- Presidential Professor, Urban Education
- State Violence
- Public and Counter-Public Pedagogies
- Transnational Political Solidarities
- African Diaspora
- Middle East
- Ph.D., University of Pennsylvania
Marc Lamont Hill is a cultural anthropologist, critical policy scholar, and radical educator whose work explores issues of race, education, citizenship, and state violence in the United States and Middle East.
For two decades, Hill has conducted ethnographic research inside and outside of formal educational contexts. His first study, Beats Rhymes and Classroom Life: Hip-Hop Pedagogy and the Politics of identity is considered a foundational text in Hip-Hop Studies and educational anthropology. Hill’s subsequent educational scholarship has been situated within informal and everyday educational spaces, spotlighting how Black communities transmit “unofficial” intellectual traditions, nurture individual and collective identities, and develop oppositional politics. In particular, his ethnographic work has unpacked the complex and sometimes contradictory ways that Black bookstores, alternative religious spaces, and “conscious” online digital platforms operate as sites of political education, critical pedagogy, and counter-public literacy.
The second strand of Hill’s ethnographic research is situated in the geographic and political Middle East, where he has studied the experiences of Afro-descendant communities. He has conducted fieldwork in East Jerusalem’s Old City, exploring racialization, citizenship, and antiblackness among the Afro-Palestinian community. Hill has also done qualitative research with East African asylum seekers in Israel, as well as the Beta Israel, Afro-Bedouin, and African Hebrew Israelite of Jerusalem communities. This research has also provided the foundation for Black In The Holy Land, an ethnographic film that unpacks the racial complexities of Israel and Palestine through the experiences of Afro-descendant populations.
In addition to his ethnographic work, Hill’s uses critical policy analysis to examine the role of U.S. social policy in the expansion and fortification of the American carceral state. Building on the work of anti-carceral and abolitionist scholars, his scholarship examines how neo-liberal economic and criminal justice policy, combined with the lingering material impacts of the “afterlife of slavery,” have led to the economic deprivation, mass criminalization and incarceration of Black citizens within the United States. This scholarship has resulted in several books, including: Nobody: America’s War on the Vulnerable from Ferguson to Flint and Beyond; We Still Here: Pandemics, Policing, Protest, and Possibility; Gentrifier; and Seen and Unseen: Technology, Social Media, and the Fight for Racial Justice. Hill also uses critical policy analysis to explore U.S. foreign policy in the Middle East, particularly Israel and Palestine. This work includes Except For Palestine: The Limits of Progressive Politics, winner of the 2021 Palestine Book Award.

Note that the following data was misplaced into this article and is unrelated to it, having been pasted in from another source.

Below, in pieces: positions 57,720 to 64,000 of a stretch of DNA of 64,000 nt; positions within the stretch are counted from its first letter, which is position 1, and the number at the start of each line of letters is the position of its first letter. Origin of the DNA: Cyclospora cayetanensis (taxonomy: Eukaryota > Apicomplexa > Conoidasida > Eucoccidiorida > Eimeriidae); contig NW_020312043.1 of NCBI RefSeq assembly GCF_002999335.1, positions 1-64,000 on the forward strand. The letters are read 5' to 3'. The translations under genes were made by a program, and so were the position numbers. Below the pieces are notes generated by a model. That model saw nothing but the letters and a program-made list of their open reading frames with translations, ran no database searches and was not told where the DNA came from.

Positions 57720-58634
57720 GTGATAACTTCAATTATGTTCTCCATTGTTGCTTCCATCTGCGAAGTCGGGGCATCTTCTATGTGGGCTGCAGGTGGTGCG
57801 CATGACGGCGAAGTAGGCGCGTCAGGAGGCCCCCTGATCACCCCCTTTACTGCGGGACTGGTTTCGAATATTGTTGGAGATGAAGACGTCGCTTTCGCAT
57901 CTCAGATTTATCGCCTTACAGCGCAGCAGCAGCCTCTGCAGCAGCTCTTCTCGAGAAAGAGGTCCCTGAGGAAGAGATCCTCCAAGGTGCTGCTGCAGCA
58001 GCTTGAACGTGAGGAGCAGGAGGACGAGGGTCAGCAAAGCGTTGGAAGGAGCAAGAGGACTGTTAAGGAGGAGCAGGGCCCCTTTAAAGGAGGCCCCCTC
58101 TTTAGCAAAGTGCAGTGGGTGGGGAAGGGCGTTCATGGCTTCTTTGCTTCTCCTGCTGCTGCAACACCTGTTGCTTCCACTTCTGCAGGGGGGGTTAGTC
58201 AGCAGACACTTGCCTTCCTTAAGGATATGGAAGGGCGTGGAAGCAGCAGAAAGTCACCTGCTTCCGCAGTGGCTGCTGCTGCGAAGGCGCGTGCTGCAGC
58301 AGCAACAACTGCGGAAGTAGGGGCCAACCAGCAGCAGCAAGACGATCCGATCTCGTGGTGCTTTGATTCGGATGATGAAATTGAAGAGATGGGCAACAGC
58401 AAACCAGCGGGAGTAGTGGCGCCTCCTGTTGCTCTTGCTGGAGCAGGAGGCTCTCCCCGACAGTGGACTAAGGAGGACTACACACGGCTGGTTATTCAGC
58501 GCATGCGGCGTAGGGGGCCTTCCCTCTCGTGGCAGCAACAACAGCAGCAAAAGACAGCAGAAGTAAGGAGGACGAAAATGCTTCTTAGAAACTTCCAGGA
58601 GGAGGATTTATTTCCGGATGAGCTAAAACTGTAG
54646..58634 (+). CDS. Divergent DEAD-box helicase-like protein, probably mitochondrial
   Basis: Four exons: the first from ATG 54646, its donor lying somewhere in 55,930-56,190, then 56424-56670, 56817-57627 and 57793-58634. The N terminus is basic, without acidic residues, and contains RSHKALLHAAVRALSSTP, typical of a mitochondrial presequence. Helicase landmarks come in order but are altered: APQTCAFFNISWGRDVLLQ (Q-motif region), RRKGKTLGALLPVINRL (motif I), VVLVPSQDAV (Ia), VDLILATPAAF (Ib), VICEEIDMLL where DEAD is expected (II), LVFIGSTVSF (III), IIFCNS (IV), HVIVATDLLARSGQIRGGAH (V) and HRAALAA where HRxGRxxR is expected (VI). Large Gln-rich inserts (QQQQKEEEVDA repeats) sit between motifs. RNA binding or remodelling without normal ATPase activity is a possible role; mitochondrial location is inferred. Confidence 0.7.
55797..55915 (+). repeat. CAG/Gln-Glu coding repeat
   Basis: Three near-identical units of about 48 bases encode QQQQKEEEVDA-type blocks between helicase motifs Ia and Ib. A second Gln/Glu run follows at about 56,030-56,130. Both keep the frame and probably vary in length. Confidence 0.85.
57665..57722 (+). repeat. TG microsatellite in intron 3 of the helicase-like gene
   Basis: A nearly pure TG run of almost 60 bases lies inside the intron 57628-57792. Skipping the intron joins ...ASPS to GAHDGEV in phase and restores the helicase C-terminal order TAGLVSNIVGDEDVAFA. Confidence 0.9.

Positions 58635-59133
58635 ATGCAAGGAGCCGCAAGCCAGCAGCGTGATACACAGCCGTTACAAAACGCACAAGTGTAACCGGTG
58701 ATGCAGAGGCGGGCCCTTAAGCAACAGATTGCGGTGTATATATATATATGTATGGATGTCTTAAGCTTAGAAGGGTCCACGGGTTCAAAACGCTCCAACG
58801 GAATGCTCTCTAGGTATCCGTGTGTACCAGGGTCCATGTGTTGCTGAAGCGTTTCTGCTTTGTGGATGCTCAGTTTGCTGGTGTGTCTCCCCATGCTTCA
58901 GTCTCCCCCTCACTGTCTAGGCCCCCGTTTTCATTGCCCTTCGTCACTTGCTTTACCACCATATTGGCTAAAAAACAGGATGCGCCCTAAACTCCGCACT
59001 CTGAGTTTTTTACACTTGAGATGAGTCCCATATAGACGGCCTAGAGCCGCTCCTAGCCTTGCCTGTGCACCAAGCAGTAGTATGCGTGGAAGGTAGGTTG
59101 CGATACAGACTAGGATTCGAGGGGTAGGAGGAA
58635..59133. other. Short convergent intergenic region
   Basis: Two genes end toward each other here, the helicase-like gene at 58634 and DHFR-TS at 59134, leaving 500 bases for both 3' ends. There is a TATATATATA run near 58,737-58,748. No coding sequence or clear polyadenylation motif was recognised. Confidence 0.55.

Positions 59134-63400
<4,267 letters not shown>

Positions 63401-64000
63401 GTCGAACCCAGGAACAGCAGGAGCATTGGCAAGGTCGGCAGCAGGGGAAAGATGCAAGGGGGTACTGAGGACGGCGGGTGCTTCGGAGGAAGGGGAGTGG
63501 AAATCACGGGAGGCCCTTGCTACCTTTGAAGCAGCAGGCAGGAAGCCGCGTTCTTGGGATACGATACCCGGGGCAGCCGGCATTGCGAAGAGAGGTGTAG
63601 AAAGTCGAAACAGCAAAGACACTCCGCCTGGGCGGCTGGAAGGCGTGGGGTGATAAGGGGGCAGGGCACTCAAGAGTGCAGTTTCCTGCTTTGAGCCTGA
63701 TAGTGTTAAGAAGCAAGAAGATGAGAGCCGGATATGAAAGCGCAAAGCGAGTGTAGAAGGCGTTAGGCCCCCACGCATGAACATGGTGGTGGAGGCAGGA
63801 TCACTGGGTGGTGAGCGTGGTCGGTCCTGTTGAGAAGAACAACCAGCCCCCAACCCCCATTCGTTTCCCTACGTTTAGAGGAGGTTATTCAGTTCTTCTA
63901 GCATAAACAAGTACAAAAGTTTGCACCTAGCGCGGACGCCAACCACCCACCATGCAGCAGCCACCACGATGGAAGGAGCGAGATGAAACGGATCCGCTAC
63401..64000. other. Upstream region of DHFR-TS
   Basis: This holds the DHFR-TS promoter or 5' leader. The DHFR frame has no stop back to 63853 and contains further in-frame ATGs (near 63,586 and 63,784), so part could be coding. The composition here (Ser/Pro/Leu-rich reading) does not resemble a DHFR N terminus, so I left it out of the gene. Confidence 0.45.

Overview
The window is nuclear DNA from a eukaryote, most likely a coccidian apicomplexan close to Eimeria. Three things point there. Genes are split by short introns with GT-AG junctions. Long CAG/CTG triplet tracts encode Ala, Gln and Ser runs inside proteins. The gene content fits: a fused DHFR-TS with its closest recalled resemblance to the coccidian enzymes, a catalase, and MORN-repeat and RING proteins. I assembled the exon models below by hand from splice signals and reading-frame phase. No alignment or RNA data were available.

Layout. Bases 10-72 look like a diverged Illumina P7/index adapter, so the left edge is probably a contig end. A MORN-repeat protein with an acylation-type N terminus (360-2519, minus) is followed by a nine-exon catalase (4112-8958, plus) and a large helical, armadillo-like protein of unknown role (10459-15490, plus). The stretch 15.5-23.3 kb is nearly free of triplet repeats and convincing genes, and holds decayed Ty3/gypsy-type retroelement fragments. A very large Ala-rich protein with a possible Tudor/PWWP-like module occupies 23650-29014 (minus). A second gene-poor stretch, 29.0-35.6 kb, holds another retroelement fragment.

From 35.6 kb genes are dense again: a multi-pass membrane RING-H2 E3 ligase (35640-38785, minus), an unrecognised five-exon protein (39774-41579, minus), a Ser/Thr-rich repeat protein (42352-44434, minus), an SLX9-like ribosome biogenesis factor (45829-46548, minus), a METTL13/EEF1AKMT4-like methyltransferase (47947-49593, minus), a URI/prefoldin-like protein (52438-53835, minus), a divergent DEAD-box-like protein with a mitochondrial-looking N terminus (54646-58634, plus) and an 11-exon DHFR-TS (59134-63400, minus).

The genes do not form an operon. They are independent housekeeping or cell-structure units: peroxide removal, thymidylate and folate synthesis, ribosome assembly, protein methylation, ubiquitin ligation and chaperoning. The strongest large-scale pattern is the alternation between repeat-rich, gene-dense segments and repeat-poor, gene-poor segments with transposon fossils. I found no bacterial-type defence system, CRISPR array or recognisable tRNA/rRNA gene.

His forthcoming text, Schooling Against The Prison, shows how U.S. educational policy and practice has contribution to the expansion and fortification of the American carceral state.
- Hill, M.L., Schooling Against the Prison: Abolitionist Education in the Age of Incarceration. Cambridge: Harvard Education Press.
Recent Articles & Chapters
- Hill, M.L. (in press). "Pedagogies of Abolition in Urban Appalachia." In J. Z. Bennett, C. L. McGuire, L. Delale-O’Connor, T. E. Dancy II, & S. E. Vaught" (Eds.), Elegies, futurities, and now: Anti-carceral freedom struggles in urban Appalachia. University Press of Kentucky.
- Hill, M.L. (2023). "How Hip-Hop Means: Retrospect for Beats, Rhymes, and Classroom Life." In S. Alim and J. Chang (eds.). Freedom Moves: Hip Hop Knowledges, Pedagogy, and Futures. Berkeley: University of California Press.
- Hill, M.L. (2023). "Edmund Gordon as Black Organic Intellectual: In E. Dixon, D.W. Rice, H. Madhubuti, & Carol Lee" (S. Madhubuti). Black Radical Love: A New Black Reconstruction Through the Thought & Activism of Edmund W. Gordon. Chicago: Third World Press.
- Hill, M.L (2021). "Never Too Much." In T. Burke & B. Brown (eds.). You Are Your Best Thing: Vulnerability, Shame, Resilience, and the Black Experience. New York: Random House.
- Erakat, N. & M.L. Hill (2019). “Black-Palestinian Transnational Solidarity: Renewals, Returns, and Practice.” Journal of Palestine Studies, 48(4), 7-16. [fully co-authored]
- Hill, M.L. (2018). “From Ferguson to Palestine: Reimagining Transnational Solidarity Through Difference.” Biography: An Interdisciplinary Quarterly (41)4, 942-957.
- Hill, M. L. (2018). “‘Thank you, Black Twitter’: State Violence, Digital Counterpublics, and Pedagogies of Resistance.” Urban Education 53(2), 286-302.
- American Anthropological Association
- American Educational Research Association
- Middle East Studies Association
- 2022 – Outstanding Service Award – Urban Education Journal
- 2021 – Palestine Book Award – (Except For Palestine)
- 2018 – Tow Fellow, Columbia University Journalism School
- 2017 – Nautilus Book Award (Nobody)
- 2016 – Kirkus Best Book of the Year (Nobody)
- 2016 – New York Times Editor’s Choice (Nobody)